How can we feed the growing world population when so many people are going hungry already? Scientists say that one way to do that is to grow alternative crops in water-scarce, salt-affected and drought-prone regions where major crops are failing to produce good yields and becoming uneconomical. They believe quinoa might be just the job. The super crop from the Andes requires a lot less water than major crops. [a visual showing a water use comparison. Learn more about quinoa here: https://www.biosaline.org/corporate-p...
Quinoa, a future-proof crop for food security (Animation)
Genotypic differences in agro-physiological, biochemical and isotopic responses to salinity stress in quinoa (Chenopodium quinoa Willd.) plants: Prospects for salinity tolerance and yield stability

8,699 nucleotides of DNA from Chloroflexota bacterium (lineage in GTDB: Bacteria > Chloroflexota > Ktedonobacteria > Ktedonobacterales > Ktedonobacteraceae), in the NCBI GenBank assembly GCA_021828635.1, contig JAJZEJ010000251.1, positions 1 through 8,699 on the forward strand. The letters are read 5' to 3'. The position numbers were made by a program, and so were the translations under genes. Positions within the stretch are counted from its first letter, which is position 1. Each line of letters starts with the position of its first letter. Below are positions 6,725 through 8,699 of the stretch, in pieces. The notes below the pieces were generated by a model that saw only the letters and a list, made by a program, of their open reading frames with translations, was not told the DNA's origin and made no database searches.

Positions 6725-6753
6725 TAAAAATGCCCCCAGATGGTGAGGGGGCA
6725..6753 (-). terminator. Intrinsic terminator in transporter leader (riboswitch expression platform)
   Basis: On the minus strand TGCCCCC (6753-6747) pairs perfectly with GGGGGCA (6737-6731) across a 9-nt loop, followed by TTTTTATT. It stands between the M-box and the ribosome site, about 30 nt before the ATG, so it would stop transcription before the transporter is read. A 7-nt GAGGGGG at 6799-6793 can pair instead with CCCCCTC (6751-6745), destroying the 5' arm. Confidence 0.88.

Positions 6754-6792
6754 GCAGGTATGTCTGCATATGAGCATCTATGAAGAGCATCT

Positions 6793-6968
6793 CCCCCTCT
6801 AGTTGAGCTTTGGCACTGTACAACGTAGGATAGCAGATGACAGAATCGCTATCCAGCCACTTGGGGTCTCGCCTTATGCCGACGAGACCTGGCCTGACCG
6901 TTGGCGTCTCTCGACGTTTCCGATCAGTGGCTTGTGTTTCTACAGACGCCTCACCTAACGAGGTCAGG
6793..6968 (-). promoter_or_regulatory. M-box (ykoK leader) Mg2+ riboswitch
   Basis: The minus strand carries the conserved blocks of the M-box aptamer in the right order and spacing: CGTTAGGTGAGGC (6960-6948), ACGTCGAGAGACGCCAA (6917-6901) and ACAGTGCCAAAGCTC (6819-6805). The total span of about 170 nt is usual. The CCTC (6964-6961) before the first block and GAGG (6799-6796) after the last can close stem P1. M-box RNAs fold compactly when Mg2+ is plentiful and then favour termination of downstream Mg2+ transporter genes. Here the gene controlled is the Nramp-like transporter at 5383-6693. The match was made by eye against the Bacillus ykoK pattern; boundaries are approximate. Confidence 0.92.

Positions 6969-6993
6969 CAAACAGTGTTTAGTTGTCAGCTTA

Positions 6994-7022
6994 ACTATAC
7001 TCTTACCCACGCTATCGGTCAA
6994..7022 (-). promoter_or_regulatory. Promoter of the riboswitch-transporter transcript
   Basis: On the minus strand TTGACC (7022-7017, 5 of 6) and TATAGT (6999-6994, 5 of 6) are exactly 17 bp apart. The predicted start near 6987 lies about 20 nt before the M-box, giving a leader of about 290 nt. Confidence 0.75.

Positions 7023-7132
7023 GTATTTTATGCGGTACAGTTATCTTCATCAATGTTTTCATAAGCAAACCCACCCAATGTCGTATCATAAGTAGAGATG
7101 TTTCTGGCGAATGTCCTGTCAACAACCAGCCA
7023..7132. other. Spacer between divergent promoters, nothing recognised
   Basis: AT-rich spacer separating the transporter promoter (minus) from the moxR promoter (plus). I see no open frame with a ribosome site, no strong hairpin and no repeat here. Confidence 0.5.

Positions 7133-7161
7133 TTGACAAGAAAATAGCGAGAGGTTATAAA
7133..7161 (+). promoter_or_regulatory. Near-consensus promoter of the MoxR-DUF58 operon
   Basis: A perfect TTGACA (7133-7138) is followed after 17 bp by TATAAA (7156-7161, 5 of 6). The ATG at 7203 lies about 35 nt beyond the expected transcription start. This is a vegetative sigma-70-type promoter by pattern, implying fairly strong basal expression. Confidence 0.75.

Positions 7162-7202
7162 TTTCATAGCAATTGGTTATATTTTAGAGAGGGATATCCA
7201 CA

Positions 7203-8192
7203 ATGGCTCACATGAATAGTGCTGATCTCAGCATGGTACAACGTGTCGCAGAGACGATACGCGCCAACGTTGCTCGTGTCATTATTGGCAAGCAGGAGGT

Evaluating Growth and Yield Parameters of Five Quinoa (Chenopodium quinoa W.) Genotypes Under Different Salt Stress Conditions
Differential analysis of five quinoa (Chenopodium quinoa W.) genotypes under different salt stresses in a controlled environment
Agronomical and analytical trait data assessed in a set of quinoa genotypes growing in the UAE under different irrigation salinity conditions
Development of Quinoa Value Chain to Improve Food and Nutritional Security in Rural Communities in Rehamna, Morocco: Lessons Learned and Perspectives
Quality seed production manual for food and fodder crops: barley, pearl millet, sorghum, buffel grass, cowpea, and quinoa